Welcome back for my third monthly blog!
Here are a few thoughts about singing in different styles......
Most of us have musical genre preferences. Furthermore within these, we have performer preferences and pieces which we pefer. It is enriching to uphold these likes and to share them with others. My niece recently collated a playlist of songs from family members’ choices “that made us smile”. To listen to this during the lockdown period was truly uplifting, bringing the family closer together in spirit. There is so much different music around. My personal view is that from time to time it is good to listen to a variety of music other than your favourite, preferably with no pre-existing opinions. This may not change your preferences but it could broaden your interest and just spark some new interpretative ideas. I must admit I rarely sit down and listen to any music for sheer pleasure as I’m usually researching repertoire for students and my lovely choir, but with DAB radio, Spotify, Alexa, Siri and Apple Music it’s actually very easy to listen to different music when you’re doing those boring odd jobs. Or perhaps take a quiet moment to listen to a classic song, paying more attention to specific vocal nuances or lyrics than you have done in the past. Singing nuances vary enormously within the different genres of music: rock, pop, musical theatre, opera, to name but a few. Music that was prevalent in our childhood years influences our tastes hugely and often how well we can sing certain styles. In one college where I taught, three super lads auditioned for a ‘Frank Sinatra Medley’. Possibly the “best” singer offered an easy, laid back style, but perhaps focused on this aspect just too much at the expense of sitting right “in the groove”; another who was a good actor and extremely competent in Musical Theatre, was too “straight”; the third sang completely appropriately, rhythmically accurate yet seemingly relaxed and bang in tune. I subsequently found out that his father was a massive Frank Sinatra fan, and this music was played at home all the time. Obviously as the most suitable candidate, he was given the job. At a glance: hints for singing in different styles.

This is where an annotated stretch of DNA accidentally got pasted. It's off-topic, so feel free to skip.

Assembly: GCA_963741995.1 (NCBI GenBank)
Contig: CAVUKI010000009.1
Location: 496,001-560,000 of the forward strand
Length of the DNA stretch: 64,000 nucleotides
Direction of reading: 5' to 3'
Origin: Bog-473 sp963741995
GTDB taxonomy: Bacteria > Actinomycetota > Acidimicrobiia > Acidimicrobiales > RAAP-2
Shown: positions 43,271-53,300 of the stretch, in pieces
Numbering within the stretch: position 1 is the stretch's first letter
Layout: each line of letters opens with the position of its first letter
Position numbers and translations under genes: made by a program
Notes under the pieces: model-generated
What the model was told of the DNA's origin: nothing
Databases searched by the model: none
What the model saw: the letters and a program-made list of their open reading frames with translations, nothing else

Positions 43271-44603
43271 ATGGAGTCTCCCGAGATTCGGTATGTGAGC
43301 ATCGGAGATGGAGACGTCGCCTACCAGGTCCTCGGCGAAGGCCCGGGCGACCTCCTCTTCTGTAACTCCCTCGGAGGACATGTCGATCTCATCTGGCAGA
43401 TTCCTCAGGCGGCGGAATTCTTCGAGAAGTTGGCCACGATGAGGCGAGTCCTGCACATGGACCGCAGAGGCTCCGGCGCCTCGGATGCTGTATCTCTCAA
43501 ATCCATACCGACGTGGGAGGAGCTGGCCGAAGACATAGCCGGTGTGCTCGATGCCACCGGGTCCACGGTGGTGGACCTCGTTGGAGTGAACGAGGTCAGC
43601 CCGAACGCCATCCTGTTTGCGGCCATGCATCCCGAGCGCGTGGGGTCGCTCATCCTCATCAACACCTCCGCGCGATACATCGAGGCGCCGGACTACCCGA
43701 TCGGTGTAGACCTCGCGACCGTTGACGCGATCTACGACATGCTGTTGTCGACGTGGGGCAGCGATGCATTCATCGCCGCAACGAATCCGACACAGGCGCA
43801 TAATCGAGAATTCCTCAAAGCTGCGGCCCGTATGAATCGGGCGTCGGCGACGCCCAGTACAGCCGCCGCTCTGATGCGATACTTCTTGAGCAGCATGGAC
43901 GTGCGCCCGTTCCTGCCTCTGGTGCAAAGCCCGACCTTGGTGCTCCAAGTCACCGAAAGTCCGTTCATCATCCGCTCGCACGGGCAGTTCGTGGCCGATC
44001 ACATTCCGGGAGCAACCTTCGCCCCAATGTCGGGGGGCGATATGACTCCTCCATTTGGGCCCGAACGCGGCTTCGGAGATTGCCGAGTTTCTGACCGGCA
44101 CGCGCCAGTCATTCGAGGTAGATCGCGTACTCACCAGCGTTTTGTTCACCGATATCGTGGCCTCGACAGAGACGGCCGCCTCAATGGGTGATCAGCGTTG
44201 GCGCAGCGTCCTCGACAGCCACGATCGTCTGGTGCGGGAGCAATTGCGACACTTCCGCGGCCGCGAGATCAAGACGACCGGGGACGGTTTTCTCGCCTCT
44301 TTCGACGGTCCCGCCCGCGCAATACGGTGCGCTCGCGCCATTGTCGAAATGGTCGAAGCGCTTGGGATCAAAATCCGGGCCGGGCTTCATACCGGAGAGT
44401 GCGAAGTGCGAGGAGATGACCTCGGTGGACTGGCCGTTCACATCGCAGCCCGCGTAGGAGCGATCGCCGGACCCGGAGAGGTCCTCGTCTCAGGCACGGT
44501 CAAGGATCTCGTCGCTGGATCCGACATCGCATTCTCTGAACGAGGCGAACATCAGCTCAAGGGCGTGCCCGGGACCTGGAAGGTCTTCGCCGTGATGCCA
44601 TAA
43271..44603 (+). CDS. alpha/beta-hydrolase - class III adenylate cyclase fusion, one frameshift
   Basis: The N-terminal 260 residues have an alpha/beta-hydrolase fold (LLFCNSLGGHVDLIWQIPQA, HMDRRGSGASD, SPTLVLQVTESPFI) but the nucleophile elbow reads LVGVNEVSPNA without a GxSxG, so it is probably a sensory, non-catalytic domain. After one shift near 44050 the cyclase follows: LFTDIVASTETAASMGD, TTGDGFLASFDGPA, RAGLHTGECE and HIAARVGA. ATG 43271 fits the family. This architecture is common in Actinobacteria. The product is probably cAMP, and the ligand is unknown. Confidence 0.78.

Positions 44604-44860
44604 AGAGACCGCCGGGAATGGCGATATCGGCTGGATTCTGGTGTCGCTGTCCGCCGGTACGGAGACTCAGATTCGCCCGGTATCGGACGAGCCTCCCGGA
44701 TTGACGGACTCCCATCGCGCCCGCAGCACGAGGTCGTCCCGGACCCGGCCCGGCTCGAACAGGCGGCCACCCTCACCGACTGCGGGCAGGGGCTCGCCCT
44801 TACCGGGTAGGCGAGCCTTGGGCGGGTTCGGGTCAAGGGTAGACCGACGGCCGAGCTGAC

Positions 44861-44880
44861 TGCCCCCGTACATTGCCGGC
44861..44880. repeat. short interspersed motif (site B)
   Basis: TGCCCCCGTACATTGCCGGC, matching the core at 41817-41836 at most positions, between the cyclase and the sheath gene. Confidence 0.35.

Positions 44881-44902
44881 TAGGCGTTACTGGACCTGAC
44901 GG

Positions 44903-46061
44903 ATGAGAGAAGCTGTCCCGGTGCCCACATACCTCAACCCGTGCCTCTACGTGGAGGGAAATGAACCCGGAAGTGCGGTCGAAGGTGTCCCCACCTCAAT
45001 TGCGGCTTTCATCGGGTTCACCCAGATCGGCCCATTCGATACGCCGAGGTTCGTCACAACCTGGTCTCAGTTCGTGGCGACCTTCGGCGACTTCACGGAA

Classical * Sing smoothly throughout the whole range. * Allow your vibrato to develop naturally - don’t force it or try to create it. * Learn to read music and study with a good teacher. Pop * Be able to sing without vibrato, although not exclusively. * Experiment with different vocal sounds in different registers - repeated consonants, fast riffs, carefully executed glottal effects.* * Explore sliding over small intervals, ascending and descending, to prepare for vocal bends and decay. * Think of the vocal as a lead instrument in the band and that the way this “sits” with the band is not always dictated by the lyrics. Rock * Carefully experiment with grittier, dirtier sounds such as growling and vocal fry. * Use a wide range of dynamics, including whispering, which is really effective with the microphone. * Vibrato can be used for a variety of effects. * If you’re not a natural rock singer please consult a singing teacher experienced in this style. Even if you are, a trusted mentor will help you keep your instrument well maintained. Blues * Listen to the Blues classics for the basic structure of the songs. * Be able to sing chromatic figures. * Scat sing - nonsense words - first with the main melody and then improvise around this before adding “fills” between phrases. Musical Theatre * Possibly along with folk and country, the most important style for the lyrics to be delivered and heard clearly. * Choose songs which are within your vocal range. * Learn to belt safely, or use a mix. Country * Be able to sing with twang. * Make extra syllables, for instance, turn “yes” into “yay-ess”. * As with all folk music there are usually many verses to a song. Develop a natural aptitude for storytelling.
Knowing the background of each style really benefits the execution. Do some research and listen. Whatever your preferred singing style, always endeavour to keep a good technique and steer clear of tension.
**glottal stops will be the subject of a future vlog.
Apologies to any source that I have inadvertently taken on board here without specifically acknowledging. The teaching of singing has changed – it’s no longer kept in a precious bubble of the individual teacher, but like our singing, like our breathing, it is something that we are allowed to share for the common good.